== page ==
Comment period extended for possible pilot for under-21 drivers
The Federal Motor Carrier Safety Administration has extended the comment period for a possible pilot program that would allow drivers under age 21 to operate trucks over interstate highways.
The comment period has been extended from July 15 to Aug. 14, according to a Federal Register notice.
The agency said it received a request from the American Truck Associations to extend the comment period.
The May 15 notice from the Federal Motor Carrier Safety Administration that revealed the possible pilot program has received 899 comments by July 22.
In comments to the agency posted at regulations.gov, the International Foodservice Distributors Association said it supports the pilot program.
The group said that beginning in February 2020, all 48 contiguous states will allow drivers to obtain a commercial driver’s license and operate in intrastate commerce at the age of 18.
“These states have determined that these drivers can safely operate a (commercial motor vehicle),” the group said. “Unfortunately federal rules bar the foodservice distribution industry from hiring these drivers for lucrative careers with good salaries and benefits because they would be engaged in interstate commerce.”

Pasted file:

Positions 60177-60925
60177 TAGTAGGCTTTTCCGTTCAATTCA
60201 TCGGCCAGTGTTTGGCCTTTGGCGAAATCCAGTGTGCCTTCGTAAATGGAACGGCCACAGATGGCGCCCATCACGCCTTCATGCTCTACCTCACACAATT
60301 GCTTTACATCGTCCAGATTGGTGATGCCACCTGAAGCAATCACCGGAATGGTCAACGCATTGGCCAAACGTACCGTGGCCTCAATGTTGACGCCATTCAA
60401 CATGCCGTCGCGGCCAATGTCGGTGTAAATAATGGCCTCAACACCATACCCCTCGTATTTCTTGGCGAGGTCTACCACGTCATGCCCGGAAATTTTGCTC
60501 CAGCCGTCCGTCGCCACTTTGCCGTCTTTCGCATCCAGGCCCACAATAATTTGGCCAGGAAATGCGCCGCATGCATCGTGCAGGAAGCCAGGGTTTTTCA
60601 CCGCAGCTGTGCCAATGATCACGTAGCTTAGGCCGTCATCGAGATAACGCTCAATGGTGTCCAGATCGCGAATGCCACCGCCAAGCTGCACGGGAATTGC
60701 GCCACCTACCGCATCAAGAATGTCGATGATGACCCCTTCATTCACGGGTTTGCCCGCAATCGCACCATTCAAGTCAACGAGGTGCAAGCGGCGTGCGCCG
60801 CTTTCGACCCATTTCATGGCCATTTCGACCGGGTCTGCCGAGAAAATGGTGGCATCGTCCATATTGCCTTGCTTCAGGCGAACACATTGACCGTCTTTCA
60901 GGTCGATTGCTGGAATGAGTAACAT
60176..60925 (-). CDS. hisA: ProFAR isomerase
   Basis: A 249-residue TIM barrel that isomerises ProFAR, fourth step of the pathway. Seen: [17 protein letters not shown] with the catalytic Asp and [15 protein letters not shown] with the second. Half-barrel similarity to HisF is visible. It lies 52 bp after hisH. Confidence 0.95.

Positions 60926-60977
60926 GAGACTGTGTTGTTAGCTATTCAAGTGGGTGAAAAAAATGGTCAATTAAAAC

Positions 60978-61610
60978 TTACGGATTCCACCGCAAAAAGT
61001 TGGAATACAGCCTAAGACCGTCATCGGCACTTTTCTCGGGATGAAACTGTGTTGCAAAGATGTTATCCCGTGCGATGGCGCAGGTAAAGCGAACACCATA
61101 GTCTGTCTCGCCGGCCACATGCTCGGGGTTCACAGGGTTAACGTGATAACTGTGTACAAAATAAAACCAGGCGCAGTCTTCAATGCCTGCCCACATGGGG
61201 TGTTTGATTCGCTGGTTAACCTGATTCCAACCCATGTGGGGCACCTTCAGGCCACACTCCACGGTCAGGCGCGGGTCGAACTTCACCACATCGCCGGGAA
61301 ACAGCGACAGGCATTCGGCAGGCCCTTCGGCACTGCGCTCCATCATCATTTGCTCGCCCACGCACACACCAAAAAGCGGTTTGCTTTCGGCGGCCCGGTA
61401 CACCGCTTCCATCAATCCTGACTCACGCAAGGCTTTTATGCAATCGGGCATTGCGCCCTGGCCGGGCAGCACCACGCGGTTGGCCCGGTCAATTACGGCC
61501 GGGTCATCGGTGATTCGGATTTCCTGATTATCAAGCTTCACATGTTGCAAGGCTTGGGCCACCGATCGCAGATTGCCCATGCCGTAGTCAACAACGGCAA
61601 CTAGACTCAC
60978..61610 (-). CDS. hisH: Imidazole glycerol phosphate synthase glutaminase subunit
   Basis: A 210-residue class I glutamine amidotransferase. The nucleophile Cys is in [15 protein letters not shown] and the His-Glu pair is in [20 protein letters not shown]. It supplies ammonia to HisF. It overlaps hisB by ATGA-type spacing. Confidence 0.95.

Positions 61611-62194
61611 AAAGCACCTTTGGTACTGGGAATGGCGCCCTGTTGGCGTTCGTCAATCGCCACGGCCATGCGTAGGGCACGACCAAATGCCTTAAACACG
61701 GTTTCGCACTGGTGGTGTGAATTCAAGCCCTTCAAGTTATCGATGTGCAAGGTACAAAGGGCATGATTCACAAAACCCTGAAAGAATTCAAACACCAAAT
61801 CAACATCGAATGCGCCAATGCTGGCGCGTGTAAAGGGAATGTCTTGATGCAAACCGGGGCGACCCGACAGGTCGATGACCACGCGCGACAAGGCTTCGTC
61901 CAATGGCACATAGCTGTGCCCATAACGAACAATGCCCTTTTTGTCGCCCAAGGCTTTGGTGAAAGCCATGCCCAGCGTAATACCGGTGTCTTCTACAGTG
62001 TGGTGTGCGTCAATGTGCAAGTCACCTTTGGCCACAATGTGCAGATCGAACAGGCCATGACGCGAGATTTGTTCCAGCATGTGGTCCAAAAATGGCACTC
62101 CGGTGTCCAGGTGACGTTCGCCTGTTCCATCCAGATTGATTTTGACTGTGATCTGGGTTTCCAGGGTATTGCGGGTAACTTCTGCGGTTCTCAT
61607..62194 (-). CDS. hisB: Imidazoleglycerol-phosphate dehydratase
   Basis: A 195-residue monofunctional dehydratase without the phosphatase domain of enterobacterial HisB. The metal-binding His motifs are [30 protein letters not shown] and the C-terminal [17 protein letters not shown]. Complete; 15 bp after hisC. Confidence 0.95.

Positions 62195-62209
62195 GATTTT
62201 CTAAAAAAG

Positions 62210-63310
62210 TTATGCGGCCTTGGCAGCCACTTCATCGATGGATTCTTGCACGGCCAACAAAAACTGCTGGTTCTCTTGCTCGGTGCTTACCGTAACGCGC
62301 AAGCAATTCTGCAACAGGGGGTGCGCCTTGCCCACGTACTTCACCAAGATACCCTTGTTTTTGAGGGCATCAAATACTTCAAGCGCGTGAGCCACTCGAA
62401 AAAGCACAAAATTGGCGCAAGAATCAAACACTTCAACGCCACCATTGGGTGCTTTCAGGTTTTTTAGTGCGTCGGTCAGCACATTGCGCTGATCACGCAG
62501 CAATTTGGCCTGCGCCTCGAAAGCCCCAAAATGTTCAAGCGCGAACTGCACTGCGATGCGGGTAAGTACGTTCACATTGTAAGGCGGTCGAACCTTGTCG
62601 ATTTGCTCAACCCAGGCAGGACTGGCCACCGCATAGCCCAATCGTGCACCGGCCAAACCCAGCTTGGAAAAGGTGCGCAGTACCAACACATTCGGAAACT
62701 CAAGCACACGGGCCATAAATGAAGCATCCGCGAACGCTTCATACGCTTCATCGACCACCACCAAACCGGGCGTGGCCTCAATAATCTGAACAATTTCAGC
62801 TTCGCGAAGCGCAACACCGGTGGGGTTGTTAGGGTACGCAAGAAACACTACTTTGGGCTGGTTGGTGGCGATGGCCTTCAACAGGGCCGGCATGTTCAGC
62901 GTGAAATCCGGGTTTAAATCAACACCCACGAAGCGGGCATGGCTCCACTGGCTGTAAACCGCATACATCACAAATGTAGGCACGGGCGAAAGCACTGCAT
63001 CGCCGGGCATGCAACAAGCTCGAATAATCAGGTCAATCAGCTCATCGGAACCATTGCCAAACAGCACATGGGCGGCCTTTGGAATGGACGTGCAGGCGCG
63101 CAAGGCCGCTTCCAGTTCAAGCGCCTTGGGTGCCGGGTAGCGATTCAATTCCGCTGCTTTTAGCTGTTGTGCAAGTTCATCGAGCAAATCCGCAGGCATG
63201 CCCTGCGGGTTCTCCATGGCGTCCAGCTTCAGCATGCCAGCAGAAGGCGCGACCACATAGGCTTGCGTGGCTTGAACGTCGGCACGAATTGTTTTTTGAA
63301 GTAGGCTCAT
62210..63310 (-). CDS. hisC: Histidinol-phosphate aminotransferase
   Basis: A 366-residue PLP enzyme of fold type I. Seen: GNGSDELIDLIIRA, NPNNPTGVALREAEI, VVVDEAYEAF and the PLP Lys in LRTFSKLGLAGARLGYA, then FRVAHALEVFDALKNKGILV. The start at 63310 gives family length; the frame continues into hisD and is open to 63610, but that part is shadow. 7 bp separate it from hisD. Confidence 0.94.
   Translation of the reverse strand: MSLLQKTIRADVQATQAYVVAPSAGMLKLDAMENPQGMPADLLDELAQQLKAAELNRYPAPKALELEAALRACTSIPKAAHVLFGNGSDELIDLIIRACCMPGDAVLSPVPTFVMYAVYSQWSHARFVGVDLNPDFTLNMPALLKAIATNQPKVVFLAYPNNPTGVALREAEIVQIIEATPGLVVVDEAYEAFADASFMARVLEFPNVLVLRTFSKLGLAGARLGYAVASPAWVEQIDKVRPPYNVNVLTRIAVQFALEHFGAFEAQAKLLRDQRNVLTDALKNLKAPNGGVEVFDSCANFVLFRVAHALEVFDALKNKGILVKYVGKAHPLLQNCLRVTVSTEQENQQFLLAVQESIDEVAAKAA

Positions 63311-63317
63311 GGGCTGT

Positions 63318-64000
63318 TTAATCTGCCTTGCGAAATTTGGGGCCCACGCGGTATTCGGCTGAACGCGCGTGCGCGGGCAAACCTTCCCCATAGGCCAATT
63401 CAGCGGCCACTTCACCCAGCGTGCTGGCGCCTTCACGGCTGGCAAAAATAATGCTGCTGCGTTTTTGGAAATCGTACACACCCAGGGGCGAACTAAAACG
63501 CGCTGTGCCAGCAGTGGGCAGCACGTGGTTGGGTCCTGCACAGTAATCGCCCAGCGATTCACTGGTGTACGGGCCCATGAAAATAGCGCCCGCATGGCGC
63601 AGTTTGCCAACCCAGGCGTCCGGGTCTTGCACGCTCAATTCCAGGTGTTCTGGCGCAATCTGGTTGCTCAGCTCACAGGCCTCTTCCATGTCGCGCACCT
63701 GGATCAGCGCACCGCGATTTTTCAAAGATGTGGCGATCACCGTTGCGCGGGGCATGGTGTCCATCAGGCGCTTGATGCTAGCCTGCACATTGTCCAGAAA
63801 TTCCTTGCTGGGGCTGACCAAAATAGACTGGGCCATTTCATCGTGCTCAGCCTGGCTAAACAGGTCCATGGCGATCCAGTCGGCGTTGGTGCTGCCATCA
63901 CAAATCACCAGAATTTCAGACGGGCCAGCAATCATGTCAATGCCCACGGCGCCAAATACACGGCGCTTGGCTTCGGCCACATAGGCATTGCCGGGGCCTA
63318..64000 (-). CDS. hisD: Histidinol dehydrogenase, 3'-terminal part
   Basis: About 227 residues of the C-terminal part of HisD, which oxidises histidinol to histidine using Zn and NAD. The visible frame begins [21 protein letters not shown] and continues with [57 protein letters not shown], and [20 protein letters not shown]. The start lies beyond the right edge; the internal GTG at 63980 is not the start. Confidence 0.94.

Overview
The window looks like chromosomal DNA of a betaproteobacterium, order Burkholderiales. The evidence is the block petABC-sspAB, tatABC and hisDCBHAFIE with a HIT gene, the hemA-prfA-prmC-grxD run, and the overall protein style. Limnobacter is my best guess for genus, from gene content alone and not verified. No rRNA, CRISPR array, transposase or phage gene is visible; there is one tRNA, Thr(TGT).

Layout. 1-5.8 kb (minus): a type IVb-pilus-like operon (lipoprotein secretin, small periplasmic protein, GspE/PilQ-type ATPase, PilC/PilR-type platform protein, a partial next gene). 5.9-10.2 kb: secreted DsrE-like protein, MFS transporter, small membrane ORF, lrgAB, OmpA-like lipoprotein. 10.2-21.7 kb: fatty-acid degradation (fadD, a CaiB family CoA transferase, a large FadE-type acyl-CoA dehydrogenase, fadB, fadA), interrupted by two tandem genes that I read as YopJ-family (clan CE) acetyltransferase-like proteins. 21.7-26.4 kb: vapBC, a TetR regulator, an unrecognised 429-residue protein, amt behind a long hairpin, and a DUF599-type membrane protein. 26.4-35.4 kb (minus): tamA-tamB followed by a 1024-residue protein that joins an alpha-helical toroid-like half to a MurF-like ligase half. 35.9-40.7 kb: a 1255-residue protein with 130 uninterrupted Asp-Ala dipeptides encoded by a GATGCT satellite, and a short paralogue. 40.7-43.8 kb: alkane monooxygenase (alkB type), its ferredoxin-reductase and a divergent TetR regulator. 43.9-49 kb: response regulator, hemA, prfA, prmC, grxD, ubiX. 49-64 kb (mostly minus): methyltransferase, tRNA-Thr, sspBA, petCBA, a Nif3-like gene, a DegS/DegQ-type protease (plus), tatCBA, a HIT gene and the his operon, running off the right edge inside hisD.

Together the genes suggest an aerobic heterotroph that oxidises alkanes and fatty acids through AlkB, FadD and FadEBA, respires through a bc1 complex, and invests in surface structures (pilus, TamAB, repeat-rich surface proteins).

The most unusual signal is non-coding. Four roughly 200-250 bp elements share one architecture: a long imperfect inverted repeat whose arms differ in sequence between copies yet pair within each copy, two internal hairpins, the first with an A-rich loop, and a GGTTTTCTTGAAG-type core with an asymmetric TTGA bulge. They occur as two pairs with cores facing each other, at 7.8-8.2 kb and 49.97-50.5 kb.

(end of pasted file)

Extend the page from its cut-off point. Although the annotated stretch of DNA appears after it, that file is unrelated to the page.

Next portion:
The group said the pilot program must:
- Be structured to yield a dataset that reflects the actual safety experiences of younger drivers;
- Include as many drivers representing as many operational types and industry segments as possible;
- Ensure that drivers should not be required to complete additional training requirements or meet experiential minimums prior to being enrolled in the study;
- Ensure that the younger driver study group is compared to commercial motor vehicle drivers aged 21-24 in the control group; and
- Should not include a requirement for motor carrier to establish formal apprenticeship programs according to Department of Labor standards.
Other comments at regulations.gov suggested that big carriers were trying to find a pool of younger drivers at cheaper rates.
In one comment, Paul Johnson wrote “I know you all tend to let the large companies hoodwink you into believing these changes are about safety. I assure you 100% it is not. Just like the electronic logging device mandate. It was never about safety, it was about removing an advantage their competitors had. Make no mistake about it, this is 100% large companies trying to take as much cheap labor as they can. There is a shortage of people willing to undertake this career for the low wages mega carriers are giving their employees, so they see this as a huge pool of young people they can convince to work for them for even cheaper wages.”